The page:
Facebook said Monday it blocked some 30 accounts on its platform and 85 more on Instagram after police warned they may be linked to "foreign entities" trying to interfere in the United States midterm election.
The social network has revealed that these accounts could be linked to "foreign entities" and this suggest that they could be use to interfere with the elections.
"We have immediately blocked these accounts and are in the process of investigating them in more detail", adds Facebook. Some of the Instagram accounts "were focused on celebrities" and others on "political debate", it said.
USA officials say there is no indication that America's voting infrastructures have been compromised but they warn that foreign operatives are trying to influence voters.
He also pledged to keep the public updated, suggesting Facebook may move to block more suspicious accounts.
Facebook has disrupted a disinformation campaign targeting the USA midterm elections first detected by American law enforcement.
"At this time we have no indication of compromise of our nation's election infrastructure that would prevent voting, change vote counts, or disrupt the ability to tally votes", the statement said adding "Americans should be aware that foreign actors-and Russian Federation in particular-continue to try to influence public sentiment and voter perceptions through actions meant to sow discord".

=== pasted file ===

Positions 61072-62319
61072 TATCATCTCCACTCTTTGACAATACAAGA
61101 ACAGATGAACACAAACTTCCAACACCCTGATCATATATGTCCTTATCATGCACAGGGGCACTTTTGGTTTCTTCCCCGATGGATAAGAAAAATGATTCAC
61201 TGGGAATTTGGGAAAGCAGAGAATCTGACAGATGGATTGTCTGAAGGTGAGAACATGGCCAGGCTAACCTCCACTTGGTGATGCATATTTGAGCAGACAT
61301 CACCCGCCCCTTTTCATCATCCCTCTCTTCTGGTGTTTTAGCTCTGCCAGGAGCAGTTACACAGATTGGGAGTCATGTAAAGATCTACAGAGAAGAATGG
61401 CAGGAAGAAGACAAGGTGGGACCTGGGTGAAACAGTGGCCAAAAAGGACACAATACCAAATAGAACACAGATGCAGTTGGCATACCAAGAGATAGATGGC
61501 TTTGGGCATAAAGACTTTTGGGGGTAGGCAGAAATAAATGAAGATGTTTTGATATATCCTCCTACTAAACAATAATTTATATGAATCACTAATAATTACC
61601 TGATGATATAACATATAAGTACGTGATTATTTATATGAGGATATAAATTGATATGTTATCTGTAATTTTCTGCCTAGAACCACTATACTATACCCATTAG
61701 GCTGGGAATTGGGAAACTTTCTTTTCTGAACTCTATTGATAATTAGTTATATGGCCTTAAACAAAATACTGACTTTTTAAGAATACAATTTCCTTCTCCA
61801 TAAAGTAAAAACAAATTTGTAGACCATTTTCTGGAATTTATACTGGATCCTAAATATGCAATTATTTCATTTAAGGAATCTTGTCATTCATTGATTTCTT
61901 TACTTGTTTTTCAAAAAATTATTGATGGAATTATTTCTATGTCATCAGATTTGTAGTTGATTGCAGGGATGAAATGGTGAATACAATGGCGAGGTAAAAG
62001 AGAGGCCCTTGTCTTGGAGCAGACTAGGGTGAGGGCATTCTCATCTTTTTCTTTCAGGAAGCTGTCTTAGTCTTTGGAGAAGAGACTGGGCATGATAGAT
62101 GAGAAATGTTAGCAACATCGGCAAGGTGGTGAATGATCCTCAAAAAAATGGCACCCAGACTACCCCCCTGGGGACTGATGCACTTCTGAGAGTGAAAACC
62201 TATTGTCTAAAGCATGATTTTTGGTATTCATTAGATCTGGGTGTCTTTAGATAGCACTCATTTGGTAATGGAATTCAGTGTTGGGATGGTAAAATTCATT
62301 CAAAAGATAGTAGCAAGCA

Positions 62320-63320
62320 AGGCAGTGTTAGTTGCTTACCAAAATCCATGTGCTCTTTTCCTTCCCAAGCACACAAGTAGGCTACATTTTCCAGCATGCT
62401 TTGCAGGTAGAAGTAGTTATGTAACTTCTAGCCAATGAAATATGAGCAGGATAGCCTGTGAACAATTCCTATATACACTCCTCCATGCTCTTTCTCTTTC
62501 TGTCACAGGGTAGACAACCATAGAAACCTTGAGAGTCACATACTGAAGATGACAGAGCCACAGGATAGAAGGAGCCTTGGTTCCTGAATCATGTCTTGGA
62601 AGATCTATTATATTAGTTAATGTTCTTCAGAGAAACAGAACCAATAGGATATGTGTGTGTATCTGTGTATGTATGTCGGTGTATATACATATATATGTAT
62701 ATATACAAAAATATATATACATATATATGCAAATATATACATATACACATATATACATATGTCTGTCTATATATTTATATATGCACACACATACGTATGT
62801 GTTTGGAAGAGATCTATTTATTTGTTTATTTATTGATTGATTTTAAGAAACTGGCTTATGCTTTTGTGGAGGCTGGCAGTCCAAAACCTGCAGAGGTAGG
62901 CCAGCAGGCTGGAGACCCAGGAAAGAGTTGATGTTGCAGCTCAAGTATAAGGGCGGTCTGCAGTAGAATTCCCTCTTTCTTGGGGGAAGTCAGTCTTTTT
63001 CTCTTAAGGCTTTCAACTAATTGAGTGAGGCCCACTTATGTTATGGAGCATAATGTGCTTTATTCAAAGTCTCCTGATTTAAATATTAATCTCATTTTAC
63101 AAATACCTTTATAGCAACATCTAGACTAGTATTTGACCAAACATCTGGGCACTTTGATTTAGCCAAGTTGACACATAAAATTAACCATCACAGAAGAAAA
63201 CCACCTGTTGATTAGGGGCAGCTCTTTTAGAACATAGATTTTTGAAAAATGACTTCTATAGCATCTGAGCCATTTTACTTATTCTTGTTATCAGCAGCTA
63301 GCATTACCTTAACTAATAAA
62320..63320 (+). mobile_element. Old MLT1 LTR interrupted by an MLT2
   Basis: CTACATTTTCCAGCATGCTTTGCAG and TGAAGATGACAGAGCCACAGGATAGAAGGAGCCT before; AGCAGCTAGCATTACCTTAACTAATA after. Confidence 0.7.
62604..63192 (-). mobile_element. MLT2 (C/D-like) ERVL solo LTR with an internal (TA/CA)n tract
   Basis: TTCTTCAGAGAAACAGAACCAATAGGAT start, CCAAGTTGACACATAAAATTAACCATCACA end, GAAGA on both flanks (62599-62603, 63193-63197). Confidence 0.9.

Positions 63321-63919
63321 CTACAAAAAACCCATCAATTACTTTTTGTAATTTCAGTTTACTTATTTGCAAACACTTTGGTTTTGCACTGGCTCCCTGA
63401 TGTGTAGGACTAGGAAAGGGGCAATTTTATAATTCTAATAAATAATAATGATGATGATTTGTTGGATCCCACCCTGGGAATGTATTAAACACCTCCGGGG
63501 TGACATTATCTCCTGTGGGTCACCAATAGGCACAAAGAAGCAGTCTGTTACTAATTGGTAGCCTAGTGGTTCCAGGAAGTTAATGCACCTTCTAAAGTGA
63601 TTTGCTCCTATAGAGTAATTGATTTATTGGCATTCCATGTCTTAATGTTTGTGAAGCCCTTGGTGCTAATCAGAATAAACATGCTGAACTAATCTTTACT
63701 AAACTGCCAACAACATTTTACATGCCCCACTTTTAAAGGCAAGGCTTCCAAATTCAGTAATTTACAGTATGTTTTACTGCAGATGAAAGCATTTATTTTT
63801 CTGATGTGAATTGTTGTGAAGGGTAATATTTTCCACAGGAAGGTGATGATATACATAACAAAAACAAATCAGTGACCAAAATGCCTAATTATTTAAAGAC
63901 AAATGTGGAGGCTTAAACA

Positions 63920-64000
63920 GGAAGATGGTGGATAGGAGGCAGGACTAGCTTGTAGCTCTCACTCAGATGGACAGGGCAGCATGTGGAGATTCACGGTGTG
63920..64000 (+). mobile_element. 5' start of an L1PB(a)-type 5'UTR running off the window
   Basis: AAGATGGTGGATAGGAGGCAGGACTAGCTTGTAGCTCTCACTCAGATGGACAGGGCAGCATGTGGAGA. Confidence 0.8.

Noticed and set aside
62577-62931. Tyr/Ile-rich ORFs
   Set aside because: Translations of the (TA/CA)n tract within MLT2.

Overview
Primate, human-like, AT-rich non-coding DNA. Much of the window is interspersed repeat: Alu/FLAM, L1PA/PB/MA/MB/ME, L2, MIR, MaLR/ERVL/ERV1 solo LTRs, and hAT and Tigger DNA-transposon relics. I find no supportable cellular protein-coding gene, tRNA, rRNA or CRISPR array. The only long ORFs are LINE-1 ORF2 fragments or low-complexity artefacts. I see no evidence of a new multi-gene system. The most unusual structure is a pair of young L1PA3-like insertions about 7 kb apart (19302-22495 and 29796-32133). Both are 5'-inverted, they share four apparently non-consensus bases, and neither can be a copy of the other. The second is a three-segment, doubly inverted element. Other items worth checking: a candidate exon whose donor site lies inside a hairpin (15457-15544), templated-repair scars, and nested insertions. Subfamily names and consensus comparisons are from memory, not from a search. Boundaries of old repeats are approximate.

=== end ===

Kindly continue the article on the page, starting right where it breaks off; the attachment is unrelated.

Earlier on Monday, numerous federal agencies, including the FBI, wrote a joint statement alerting Americans to the fact that "foreign actors-and Russian Federation in particular-continue to try to influence public sentiment and voter perceptions through actions meant to sow discord".
In an announcement late Monday, Nathaniel Gleicher, Facebook's head of cybersecurity policy, said the social media giant has so far identified 115 total accounts on Facebook and Instagram that "may be linked to foreign entities".
"Typically, we would be further along with our analysis before announcing anything publicly", he said. The statement detailed government efforts to prevent election interference.
Twitter said Saturday it deleted a "series of accounts" that attempted to share disinformation.
A recent research collaboration between New York University and Stanford found that user "interactions" with fake news stories on Facebook, which rose substantially in 2016 during the presidential campaign, fell significantly between the end of 2016 and July 2018.